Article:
United States District Court, W.D. Tennessee, Eastern Division
ORDER DENYING MOTIONS TO RECONSIDER AND FOR
D. TODD UNITED STATES DISTRICT JUDGE.
pro se prisoner Plaintiff, Timothy Aaron Baxter,
filed a complaint pursuant to 42 U.S.C. § 1983. (ECF No.
1.) On August 9, 2013, the Court dismissed Plaintiff's
§ 1983 claims pursuant to 28 U.S.C. §§
1915(e)(2)(B)(ii)-(iii) and 1915A(b)(1)-(2). (ECF No. 13 at
5-8.) The Court then declined to exercise supplemental
jurisdiction over the state-law claims brought pursuant to
the Tennessee Governmental Tort Liability Act (TGTLA),
Tennessee Code Annotated § 29-20-205, dismissing those
claims without prejudice. (Id. at
February 3, 2017, Plaintiff filed a motion for
reconsideration (ECF No. 22), which the Court construes as a
motion for relief from judgment pursuant to Federal Rule of
Civil Procedure 60(b). Plaintiff states that following the
dismissal of this case and his appeal he re-filed the case in
the Madison County Circuit Court, attempting to revive his
claims against the State of Tennessee and Madison County
pursuant to the Tennessee savings statutes, Tennessee Code
Annotated §§ 28-1-115 and 28-1-105. However, like
this Court, the state trial court dismissed the claims
against the State of Tennessee on the basis of sovereign
immunity. Plaintiff's TGTLA claims against Madison County
were dismissed as time barred.
appeal the Tennessee Court of Appeals affirmed. Baxter v.
State of Tennessee, No. W2015-00078-COA-R3-CV, 2015 WL
9946302 (Tenn. Ct. App. Aug. 10, 2015). The Court of Appeals
held that the Tennessee savings statutes could not save
Plaintiff's untimely TGTLA claims because those statutes
do not apply to governmental entities. Id. at *3.
The appellate court further held the remaining claims were
properly dismissed for failure to state a
claim. Id. at *4.
motion for reconsideration, Plaintiff argues that the
state-court decisions holding that his claims are time barred
are inequitable. He contends the state courts applied a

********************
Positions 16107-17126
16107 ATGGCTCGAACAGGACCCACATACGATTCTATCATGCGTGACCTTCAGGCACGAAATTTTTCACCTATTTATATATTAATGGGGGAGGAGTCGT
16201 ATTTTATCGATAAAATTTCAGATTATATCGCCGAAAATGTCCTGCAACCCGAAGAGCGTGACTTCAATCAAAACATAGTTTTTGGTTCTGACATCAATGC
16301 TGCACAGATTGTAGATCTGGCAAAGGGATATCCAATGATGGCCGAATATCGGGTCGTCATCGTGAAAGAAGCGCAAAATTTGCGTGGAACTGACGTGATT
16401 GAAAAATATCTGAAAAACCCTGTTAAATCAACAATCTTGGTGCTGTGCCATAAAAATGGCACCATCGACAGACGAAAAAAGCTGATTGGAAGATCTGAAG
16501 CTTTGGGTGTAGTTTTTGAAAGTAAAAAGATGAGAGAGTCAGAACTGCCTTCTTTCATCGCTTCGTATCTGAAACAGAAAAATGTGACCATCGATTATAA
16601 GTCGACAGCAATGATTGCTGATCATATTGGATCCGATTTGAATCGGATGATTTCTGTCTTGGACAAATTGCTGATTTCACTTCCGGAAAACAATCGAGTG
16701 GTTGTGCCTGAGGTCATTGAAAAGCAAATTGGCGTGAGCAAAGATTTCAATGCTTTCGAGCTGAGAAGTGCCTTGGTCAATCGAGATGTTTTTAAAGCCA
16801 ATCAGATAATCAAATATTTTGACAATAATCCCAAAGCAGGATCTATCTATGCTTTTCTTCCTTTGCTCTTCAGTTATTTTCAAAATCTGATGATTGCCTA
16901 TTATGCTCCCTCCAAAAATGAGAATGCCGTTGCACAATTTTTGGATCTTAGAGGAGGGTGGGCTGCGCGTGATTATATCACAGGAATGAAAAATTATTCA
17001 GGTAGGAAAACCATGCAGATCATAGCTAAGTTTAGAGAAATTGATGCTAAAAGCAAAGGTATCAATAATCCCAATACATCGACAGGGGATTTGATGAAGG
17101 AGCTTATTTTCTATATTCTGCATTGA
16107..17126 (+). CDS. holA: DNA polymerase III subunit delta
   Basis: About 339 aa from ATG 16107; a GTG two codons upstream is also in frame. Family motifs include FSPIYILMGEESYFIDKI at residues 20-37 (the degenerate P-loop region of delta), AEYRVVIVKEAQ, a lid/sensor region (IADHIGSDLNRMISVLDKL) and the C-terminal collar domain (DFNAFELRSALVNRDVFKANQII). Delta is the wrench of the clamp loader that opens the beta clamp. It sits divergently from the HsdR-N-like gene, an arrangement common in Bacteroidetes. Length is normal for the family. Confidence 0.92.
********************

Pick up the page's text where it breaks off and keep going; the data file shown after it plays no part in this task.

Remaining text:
“different rule where a suit is filed in federal rather
than state court in the first instance.” (ECF No. 22 at
5.) Therefore, Plaintiff asks the Court to reinstate this
case and exercise supplemental jurisdiction over his TGTLA
Rule 60(b) “the court may relieve a party . . . from a
final judgment, order, or proceeding for the following
(1) mistake, inadvertence, surprise, or excusable neglect;
(2) newly discovered evidence that, with reasonable
diligence, could not have been discovered in time to move for
a new trial under Rule 59(b);
(3) fraud . . ., misrepresentation, or misconduct by an
(4) the judgment is void;
(5) the judgment has been satisfied, released, or discharged;
it is based on an earlier judgment that has been reversed or
vacated; or applying it prospectively is no longer equitable;
(6) any other reason that justifies relief.
under Rule 60(b) is circumscribed by public policy favoring
finality of judgments and termination of litigation.”
Blue Diamond Coal Co. v. Trs. of UMWA Combined Benefit
Fund, 249 F.3d 519, 524 (6th Cir. 2001). For that
reason, “the party seeking relief under Rule 60(b)
bears the burden of establishing the grounds for such relief
by clear and convincing evidence.” Sataym
Computer Servs., Ltd. v. Venture Global Eng'g,
LLC, 323 F.App'x 421, 427 (6th Cir. 2009) (quoting
Info-Hold, Inc. v. Sound Merch., Inc., 538 F.3d 448,
454 (6th Cir. 2008)). Rule 60(b) is not intended to allow
relief from judgment merely because Plaintiff is unhappy with
the outcome. See Jinks v. AlliedSignal, Inc., 250
F.3d 381, 385 (6th Cir. 2001).
motion for reconsideration does not fit within subsection (1)
of Rule 60(b), as he is not arguing that this Court
committed legal error; rather, his argument is that the
state court decisions were unfair. ...